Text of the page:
The New York Giants defeated the Atlanta Falcons in the wild-card playoff round, 24-2.

Naturally, this got me thinking: In how many previous pro football games did a team score just 2 points?

And the answer, according to the marvelous, is: not many.

Including the NY-ATL tilt, there have been a total of 36 games in which one team scored 2 points.  The opposing scores in those games ranged from 0 (in fact, two teams won games by a 2-0 final) to 45.

Sixteen of those games took place in the NFL’s first thirteen seasons, between 1920 and 1932.  Taking 1933 as the beginning of the modern NFL – the league split into two divisions, began staging an annual championship game, and changed its rules to allow the forward pass from anywhere behind the line of scrimmage – there have been 20 such games in the NFL, the AFL, and the All-American Football Conference:

2-0 9/18/1938 Chicago Bears @Green Bay Packers
6-2 12/12/1970 Dallas Cowboys @Cleveland Browns
7-2 12/12/1993 @New England Patriots Cincinnati Bengals
13-2 12/5/1983 @Detroit Lions Minnesota Vikings
14-2 11/28/1935 @Detroit Lions Chicago Bears
9/19/1937 Chicago Bears @Green Bay Packers
11/11/1962 Baltimore Colts @Los Angeles Rams
20-2 10/10/1937 Chicago Bears @Cleveland Rams
23-2 9/20/1933 New York Giants @Pittsburgh Pirates
9/14/1963 Detroit Lions @Los Angeles Rams
24-2 12/17/1972 Pittsburgh Steelers @San Diego Chargers
12/14/1980 @New England Patriots Buffalo Bills
1/8/2012 @New York Giants Atlanta Falcons
27-2 12/22/1957 Pittsburgh Steelers @Chicago Cardinals
31-2 10/11/1936 @Green Bay Packers Boston Redskins
9/19/1965 @Dallas Cowboys New York Giants
34-2 9/22/1968 @Kansas City Chiefs Denver Broncos
35-2 11/6/1949 @Cleveland Browns Chicago Hornets
37-2 10/1/1972 San Francisco 49ers @New Orleans Saints
45-2 12/5/1953 @Los Angeles Rams Baltimore Colts


The most recent before Sunday was the 7-2 thrillfest between New England and Cincinnati in the thirteenth game of the 1993 season.

Both teams entered this tilt with 1-11 records.  The Patriots, in their first season under head coach Bill Parcells, were led by rookie quarterback Drew Bledsoe.  In a 17-14 loss to Pittsburgh the previous week, Bledsoe threw five interceptions.  Perhaps as a result, his game log against Cincinnati shows just 22 passes, compared to 48 the week before.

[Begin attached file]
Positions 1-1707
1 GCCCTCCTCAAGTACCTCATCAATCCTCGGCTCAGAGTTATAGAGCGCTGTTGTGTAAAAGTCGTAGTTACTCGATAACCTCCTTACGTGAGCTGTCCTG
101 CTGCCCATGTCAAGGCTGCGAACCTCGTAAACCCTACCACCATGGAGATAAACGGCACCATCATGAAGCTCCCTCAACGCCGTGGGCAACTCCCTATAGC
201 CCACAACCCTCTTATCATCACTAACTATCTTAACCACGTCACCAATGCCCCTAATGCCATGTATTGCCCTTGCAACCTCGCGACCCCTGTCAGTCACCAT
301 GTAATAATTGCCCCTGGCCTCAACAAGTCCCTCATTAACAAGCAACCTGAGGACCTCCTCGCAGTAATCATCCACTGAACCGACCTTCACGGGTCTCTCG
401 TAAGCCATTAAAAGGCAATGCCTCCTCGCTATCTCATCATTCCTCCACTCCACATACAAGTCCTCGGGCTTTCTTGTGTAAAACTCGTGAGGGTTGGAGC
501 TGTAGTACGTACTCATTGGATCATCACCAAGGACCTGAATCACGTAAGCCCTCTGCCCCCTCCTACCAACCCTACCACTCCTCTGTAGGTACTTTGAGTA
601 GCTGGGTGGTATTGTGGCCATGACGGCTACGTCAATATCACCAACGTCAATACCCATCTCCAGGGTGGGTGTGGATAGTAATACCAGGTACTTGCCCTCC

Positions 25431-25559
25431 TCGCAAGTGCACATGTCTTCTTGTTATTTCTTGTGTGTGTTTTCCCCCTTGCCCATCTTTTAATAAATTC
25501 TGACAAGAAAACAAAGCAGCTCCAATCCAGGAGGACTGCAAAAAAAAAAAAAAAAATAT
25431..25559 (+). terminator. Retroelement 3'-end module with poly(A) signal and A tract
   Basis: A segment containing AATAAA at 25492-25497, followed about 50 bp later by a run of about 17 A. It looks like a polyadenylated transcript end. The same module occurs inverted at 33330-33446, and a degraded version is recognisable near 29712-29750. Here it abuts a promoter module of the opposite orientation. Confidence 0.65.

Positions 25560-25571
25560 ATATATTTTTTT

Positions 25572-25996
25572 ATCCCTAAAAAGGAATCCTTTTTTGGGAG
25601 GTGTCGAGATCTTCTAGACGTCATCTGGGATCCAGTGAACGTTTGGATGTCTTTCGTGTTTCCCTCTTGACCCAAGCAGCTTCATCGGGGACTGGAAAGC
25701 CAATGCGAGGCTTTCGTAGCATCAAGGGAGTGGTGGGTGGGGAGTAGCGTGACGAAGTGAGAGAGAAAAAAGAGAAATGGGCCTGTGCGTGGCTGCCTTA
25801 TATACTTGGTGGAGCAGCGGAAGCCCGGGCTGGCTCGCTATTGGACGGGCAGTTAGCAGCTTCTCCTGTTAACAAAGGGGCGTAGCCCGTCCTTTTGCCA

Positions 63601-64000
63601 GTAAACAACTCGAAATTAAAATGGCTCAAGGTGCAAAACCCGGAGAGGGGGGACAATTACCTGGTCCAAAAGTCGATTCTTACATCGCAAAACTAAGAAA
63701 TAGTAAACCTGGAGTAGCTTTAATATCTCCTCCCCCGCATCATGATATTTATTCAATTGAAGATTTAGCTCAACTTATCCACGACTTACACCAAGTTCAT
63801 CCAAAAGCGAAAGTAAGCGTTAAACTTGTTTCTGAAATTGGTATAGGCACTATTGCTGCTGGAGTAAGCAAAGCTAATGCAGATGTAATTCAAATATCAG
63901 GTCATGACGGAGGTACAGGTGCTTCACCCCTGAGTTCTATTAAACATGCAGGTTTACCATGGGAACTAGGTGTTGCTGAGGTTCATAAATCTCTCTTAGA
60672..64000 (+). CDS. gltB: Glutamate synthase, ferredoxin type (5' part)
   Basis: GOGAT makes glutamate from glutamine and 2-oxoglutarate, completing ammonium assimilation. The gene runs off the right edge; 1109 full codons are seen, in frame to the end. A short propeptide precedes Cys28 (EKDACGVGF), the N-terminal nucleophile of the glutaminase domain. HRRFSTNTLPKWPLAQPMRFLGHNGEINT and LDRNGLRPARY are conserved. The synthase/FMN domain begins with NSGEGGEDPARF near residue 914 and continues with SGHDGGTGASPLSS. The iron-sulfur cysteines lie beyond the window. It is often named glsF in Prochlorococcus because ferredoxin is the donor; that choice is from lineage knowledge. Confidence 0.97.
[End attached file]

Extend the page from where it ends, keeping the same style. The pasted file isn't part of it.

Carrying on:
Shortly before halftime, Bledsoe hit tight end Ben Coates for an 8-yard touchdown.  Kicker Scott Sisson made the extra point.  This was not something to take for granted; he missed a 27-yard chip shot field goal from the middle of the field in the game, and it was his third consecutive miss from inside 30 yards.  His longest field goal on the season was just 40 yards.  Following the miss, a fan displayed a banner declaring Foxboro Stadium “HOME OF MISSIN’ SISSON.”  The fan was escorted from the premises.

Asked after the game if Sisson can kick in the NFL, Parcells replied, “I don’t necessarily think so.”  Unsurprisingly, this was Sisson’s last game with New England.  (I am grateful to Jesse Lamovsky, writing of the NFL Games of the Weak, for these tidbits.)

The Bengals’ offensive futility resulted in eight punts and the game’s only turnover.  David Klingler completed 9-of-25 for 89 yards in the 22 miles-an-hour wind.  He did scramble for 29 yards in the game’s longest play from scrimmage.  Klinger had been a first-round pick out of Houston, where he rode the run-and-shoot offense to NCAA records for touchdown passes in a season (54) and total yards in a game (716).  This game was more typical of his pro career; he went 4-20 as a starter.

Cincinnati pulled itself together for a final fourth-quarter drive, but on fourth and goal with 1:16 to play, running back Eric Ball lost a yard on his only carry of the day.  The Patriots ran three plays, then deliberately snapped the ball over their punter’s head with 21 seconds to play, conceding a safety but gaining a free kick from the 20.

The Bengals secured the top draft pick with the loss.  They took defensive tackle Dan Wilkinson from Ohio State.  New England, picking fourth, chose two-time Pro Bowler Willie McGinest out of USC.  Here, too, the Patriots came out ahead.





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